faith. We commend this to the attention of " Investor," " A Scotland, and we cordially recommend it to our readers, Reader," " 4 Solicitor of Ten Years' Standing," " St. Stephen's whether disciples of the angle, followers of the deer, Club," and all others whom it may concern in the future. or merely holiday-makers in search of health on the Kensington. You can do no better than transact your busibreezy moors and lovely lakes of bonnie Scotland. A ness with Mr. John Shaw, of Wardrobe Chambers, who is special feature of the new issue of the work is an
the most well-known outside broker in London. We bave admirable coloured map showing all the deer forests,
never heard the slightest complaint of him. Quite the conand an index to the same, and which has been prepared
trary, so far the reports we have always received are highly in accordance with the result of the investigations of
satisfactory. You may go further and fare worse.
A READER.-See the remarks we have made above to another the Crofters' Commission. In a word, Mr. Lyall's book reader. is comprehensive, clear, and up to date, and should be R. N.—The Russian Agricultural Company was one of what we in the hands of all who want to obtain the greatest
believe we called at the time Vicker's unfortunate companies. amount of pleasure and of sport with the least possible
We don't know whether they went to allotment or not, but trouble and expense.
in any case we should not for our part advise you to invest in
livery to hold as an investment, as seems probable from the
general tenor of your letter, though you are not very clear, or
merely intended a speculation, and to sell before delivery. MR. FREDERICK ALBERT BOSANQUET, Q.C., has been
In the former case, the liability is 2s. per share beyond the appointed to act as a Commissioner of Assize. He was edu
purchase money. In the latter case, you would of course cated at Eton, and he was formerly Fellow of King's College,
have no liability. As a speculation, we certainly think there Cambridge, where he graduated in the first class of the classical
is money to be made if you know when to sell. The shares
had risen from 2s. to 2s. 44d. since you wrote.
G. S.-(1) Yes. (2) Have nothing to do with him. We will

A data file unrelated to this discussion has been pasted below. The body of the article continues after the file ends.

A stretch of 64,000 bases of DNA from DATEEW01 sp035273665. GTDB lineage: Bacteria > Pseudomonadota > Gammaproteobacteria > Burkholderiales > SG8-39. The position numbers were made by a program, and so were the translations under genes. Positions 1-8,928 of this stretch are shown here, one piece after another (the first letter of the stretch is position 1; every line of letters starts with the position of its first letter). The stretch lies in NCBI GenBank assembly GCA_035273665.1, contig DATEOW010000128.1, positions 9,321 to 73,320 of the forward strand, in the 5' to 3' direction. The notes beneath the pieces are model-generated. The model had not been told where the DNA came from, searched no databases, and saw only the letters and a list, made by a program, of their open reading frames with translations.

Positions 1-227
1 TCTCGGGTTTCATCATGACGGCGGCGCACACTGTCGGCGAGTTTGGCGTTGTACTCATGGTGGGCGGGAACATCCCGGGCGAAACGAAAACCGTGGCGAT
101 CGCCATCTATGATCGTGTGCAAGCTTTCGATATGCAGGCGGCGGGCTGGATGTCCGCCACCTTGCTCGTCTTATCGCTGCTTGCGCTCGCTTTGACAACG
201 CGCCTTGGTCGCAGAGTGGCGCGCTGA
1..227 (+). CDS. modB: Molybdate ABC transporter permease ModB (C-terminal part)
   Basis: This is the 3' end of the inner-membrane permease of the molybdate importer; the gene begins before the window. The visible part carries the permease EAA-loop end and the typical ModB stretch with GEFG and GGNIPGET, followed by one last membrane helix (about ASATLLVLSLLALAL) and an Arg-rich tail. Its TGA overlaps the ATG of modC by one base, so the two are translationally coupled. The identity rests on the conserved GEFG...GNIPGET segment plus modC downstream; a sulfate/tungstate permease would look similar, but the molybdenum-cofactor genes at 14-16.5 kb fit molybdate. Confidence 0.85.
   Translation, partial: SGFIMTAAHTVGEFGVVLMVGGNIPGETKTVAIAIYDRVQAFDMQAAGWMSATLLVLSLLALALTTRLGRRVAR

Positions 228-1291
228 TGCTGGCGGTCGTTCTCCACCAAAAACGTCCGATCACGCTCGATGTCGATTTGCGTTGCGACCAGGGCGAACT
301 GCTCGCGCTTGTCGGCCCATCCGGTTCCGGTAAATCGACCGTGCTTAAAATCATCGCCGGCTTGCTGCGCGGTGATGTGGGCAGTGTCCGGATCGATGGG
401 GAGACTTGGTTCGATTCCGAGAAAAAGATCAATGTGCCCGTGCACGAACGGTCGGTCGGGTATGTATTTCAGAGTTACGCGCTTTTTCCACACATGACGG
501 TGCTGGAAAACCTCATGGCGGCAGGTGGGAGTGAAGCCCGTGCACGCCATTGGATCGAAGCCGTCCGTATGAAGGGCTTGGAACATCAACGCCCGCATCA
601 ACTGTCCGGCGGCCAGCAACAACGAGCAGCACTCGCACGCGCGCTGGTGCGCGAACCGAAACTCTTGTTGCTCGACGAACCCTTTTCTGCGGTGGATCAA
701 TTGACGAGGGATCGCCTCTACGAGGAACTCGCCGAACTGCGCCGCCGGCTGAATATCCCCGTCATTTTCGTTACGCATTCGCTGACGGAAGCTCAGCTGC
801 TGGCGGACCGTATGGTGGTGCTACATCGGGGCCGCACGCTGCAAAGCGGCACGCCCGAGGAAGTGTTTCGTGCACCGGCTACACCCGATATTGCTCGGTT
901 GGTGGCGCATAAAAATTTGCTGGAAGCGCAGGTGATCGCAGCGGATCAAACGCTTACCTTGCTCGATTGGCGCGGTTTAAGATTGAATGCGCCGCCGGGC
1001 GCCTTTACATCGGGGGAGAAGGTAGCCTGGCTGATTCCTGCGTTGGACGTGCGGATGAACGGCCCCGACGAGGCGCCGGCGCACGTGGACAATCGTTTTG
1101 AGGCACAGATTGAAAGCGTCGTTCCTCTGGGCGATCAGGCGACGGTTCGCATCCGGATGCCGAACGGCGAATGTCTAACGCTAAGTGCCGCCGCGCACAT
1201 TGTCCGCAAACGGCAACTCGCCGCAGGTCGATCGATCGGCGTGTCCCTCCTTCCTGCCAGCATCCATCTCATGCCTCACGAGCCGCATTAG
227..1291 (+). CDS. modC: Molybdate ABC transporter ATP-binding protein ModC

Nemo.—The company is, or rather for a long time was, the a member of the Royal Commission on the Metropolitan Board
operator himself and six irresponsible nominees. One or two of Works.
flats, as you very nearly proved being, have since been caught. Dr. THOMAS CLIFFORD ALLBUTT has been appointed a Com
There will be a big burst some day. Strangely enough, G. S. missioner in Lunacy.
was on the same track, and we will communicate with you in the same way if you wish.
MARRIAGE AND DIVORCE IN wife the opportunity to obtain a divorce under the AMERICA.
Kentucky statute. But she does not avail herself of it, and he returns to her. They continue to live unhappily
and finally locate in Delaware. Here the husband THE striking absence of uniformity in the laws of the makes a careful examination of the divorce legislation different states, governing marriage and divorce, and
of the various states and territories, with a view to the resultant evil consequences, have given rise to much finding a law which suits his case.
He finds over recent discussion in the public press. Two remedies are
thirty causes of divorce specified in the statutes, every suggested. One contemplates concerted action on the state, save South Carolina, permitting divorce upon part of the legislatures of all the states in the adoption
some ground. The extreme of laxity is reached in of uniform marriage and divorce laws. Such a propo
Utah, where a divorce is allowed if it is “ made to appear sition, however, is manifestly impracticable. The other
to the court that the parties cannot live in peace and remedy proposed is to place these subjects, by consti
union together." But he does not care to go so far tutional amendment, under the control of the general West, and tinally selects Florida as best suited to his government—a more practicable plan, perhaps, but one
There a divorce may be obtained because of calculated to arouse the opposition of those who dread
“the habitual indulgence of a violent and ungovernable the present evident tendency in our country towards temper.”
temper." So he buys an orange plantation, to which centralisation of power.
he beguiles his wife, and, as soon as their two years' There can be no question that the existing condition
residence has expired, begins proceedings for a divorce, of affairs is both absurd and demoralising. A recent
which is soon obtained. He at once returns to Delenum ber of the “Standard of the Cross and the Church,"
ware, but his joy turns to sorrow when he discovers one of the leading weeklies of the Protestant Episcopal
that his divorce is without force in that state, as he Church, published at Philadelphia, contains an ingenious
had left the state to obtain a divorce upon grounds not
He therefore flees story, entitled “A Yankee Bluebeard, or Marriage recognised by the Delaware statute. According to the State Statutes," intended to illustrate to Tennessee. But his susceptibilities are not blunted possibilities which might result from the present laws.